The rain which had been steadily falling all day, was now becoming harder, partly no doubt due to the passage of the expected weather front across the north Wales terrain but mostly due to my continued ascent back up into the 600m+ levels of the Welsh 3000s.  No matter as I had been drenched for the last 5 hours and had long since given up any hope of getting dry until I got back to the car later that day.  However, to add to my misery, it was about this time that both my watch and Garmin handheld ran out of batteries and having used my spares already (make a mental note to self to take MORE spares to Chamonix) I was now in the mist using a good old fashioned compass and (waterproof) map to navigate the featureless terrain.

Y Garn was the last peak we had completed previously prior to ‘abandoning’ due to the inclement weather.  So as I headed off towards Glyder Fawr, the 6th peak, I was at least comforted by the fact that I was again covering what was, for me at least, virgin territory.  

The rocky summit of Glyder Fawr
The rocky summit of Glyder Fawr

The ‘ Glyders’ are famous for the unusual rocky outcrops at the top of the peaks which are not only bizarre but also difficult to traverse with any appreciable speed, especially in the wet weather.  The picture shows an example, but this is not how I saw it on the day, my view being rather more misty.

My mood as I was traversing through the alien landscape of the Glyders was becoming increasingly frustrated. The purpose of the exercise was to gain hill running experience, but instead my efforts were hampered at every stage by the terrain which necessitated more in the way of rock-clambering than running, the weather, the lack of visibility and eventually the cold.  Having been wet for several hours, with the unrelenting rain soaking every inch of my body, even the effort I was putting into covering the ground as fast as possible was by now insufficient to keep me warm.

It was about this stage that I met up with Steve and his dog, Rexie, who were also out to try to do some of the peaks – he had friends behind who had started out earlier but who were attempting the full 14 peaks.  Steve was ironically from the Surrey area, and knew Guildford well, having done a number of duathlons in the area, including most recently the infamous ‘Ball-buster’.  It was nice to have someone to chat to after so many hours alone, and we ambled our way past Glyder Fach on our way to Tryfan, the final peak on this range.Continuing to follow a northerly bearing towards Tryfan, we eventually started to climb up to the summit, with large rocks and boulders most of the way. 

Tryfan on a good day - I climbed over from the 'easy' left side.
Tryfan on a good day - I climbed over from the 'easy' left side.

Steve decided it was to be impractical for Rexie to climb up and so we parted at this point, arranging to meet later in the car park, while he traversed round the waist of the peak and I clambered over the top.

Since I did not know the area, and was only heading in a general direction in order to reach what I presumed was the highest point, and the visibility was variable, I took an incredibly difficult route up the side of the (what I later realised was) the first ascent, (think north face of the Igor), only to reach the tope and see another higher peak further to the north, which I duly climbed, only to see a coach-load of people climbing up the next peak even further to the north, as the mist cleared, which was obviously the summit everyone was heading for.  Although still fairly balanced and nimble on my feet, I nevertheless had to wait behind the queue of people to take the preferred route up to the summit.  This was to be my last peak of the day.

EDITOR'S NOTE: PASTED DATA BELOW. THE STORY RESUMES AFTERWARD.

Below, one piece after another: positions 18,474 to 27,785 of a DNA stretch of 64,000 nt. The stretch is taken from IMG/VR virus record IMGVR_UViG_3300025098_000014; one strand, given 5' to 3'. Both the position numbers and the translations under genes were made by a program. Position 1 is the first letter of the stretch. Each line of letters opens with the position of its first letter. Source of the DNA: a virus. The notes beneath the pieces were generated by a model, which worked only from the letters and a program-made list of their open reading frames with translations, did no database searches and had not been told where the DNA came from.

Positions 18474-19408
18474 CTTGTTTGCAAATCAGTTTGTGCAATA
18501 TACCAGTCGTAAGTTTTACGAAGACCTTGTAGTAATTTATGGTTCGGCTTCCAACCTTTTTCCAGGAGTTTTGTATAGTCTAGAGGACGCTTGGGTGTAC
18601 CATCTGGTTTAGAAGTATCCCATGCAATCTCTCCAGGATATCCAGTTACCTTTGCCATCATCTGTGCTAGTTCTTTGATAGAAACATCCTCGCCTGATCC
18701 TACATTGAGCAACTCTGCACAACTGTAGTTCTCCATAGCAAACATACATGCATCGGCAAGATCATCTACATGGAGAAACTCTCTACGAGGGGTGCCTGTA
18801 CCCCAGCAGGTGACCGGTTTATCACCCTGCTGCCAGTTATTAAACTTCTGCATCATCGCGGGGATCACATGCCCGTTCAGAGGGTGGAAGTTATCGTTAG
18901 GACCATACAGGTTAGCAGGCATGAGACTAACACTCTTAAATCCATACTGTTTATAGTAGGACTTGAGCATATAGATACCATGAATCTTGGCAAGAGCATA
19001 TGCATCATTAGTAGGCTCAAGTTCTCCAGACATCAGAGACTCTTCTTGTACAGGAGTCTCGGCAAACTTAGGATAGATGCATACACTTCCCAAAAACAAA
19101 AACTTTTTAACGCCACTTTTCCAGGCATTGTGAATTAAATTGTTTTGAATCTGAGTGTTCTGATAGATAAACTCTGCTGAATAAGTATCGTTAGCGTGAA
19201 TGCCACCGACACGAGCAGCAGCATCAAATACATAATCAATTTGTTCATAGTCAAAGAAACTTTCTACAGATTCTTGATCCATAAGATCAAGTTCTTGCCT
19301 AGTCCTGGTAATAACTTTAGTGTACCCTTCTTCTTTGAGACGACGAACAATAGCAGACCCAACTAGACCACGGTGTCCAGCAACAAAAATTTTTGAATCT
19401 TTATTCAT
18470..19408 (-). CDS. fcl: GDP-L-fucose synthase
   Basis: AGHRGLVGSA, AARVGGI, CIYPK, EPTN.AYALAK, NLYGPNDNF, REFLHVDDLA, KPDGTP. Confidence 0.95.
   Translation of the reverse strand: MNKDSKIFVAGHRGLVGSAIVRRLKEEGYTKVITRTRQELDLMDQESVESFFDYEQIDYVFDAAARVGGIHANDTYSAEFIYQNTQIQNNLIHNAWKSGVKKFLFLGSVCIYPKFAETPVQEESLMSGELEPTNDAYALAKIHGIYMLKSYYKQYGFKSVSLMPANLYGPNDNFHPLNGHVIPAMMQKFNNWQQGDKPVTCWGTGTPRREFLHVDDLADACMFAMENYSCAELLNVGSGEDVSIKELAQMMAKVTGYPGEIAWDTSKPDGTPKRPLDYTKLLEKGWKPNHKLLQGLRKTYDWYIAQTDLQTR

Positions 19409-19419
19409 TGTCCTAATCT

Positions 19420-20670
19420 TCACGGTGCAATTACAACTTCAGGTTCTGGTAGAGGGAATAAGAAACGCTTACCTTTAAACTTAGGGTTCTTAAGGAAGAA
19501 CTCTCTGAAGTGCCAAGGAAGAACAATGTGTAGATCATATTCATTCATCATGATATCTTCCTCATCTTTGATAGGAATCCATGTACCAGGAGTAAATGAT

As I came down to the A5 and the car park, I yet again experienced a slow, slippery shale descent which seemed to take forever.  The rain had been unforgiving for the last few hours and I was just pleased to get back down to the relative comfort of the valley.

I had completed 8 out of the 14 peaks in treacherous conditions, largely on my own and without the experience of having done many of them previously.  I was pleased with that.  However, I had not completed the challenge and all the way home I had to mull over my disappointment.

Judging by the DOMS (Delayed Onset of Muscle Soreness) that I experienced in my quadriceps and calves over the next few days, I gather the training had actually been quite useful, but how comparable it is to Mont Blanc still remains to be seen.

New Gadgets

Technology is fantastic!

Just finished my first long run with my new (Father’s Day present) Garmin Forerunner 405 and it is so cool! Have already done a couple of runs with it during the week as well as used it to record my heart rate during a spin session on Wednesday, but every time I use it I am seriously impressed with its ease of use.

For example, my long run today is here on the Garmin site and all this involved, other than wearing an HRM (Heart Rate Monitor) while running, was to set my watch to aquire the network of GPS satellites prior to leaving, which took about 30secs, and then after the run simply turn on my laptop with the wireless stick connected. Download of data from the watch to the computer started automatically, and upload to the online site was also completed in the background, to the information you can see above. Fantastic!

I did a similar run last week, although with a couple of extra miles down the Horsham railway line before returning to Bramley, about 15 miles in total. Today’s run was great apart from the drizzle though – about 13 miles (i.e. half marathon) this week, as I’m on a ‘quiet’ week but in 1:42 which is not brilliant but I’m happy with it with 13 weeks to go to the Berlin Marathon which is what I’ve signed up for on 28th September.

Sometimes the drizzle is very welcome, and it was today, but running through the lush summer grass on the first day of summer (midsummer’s day? – what’s that all about?!) when it is full of dew which then saturates your trainers (and feet) with moisture is not the best feeling.

Still, legs feel strong at the moment, which is good.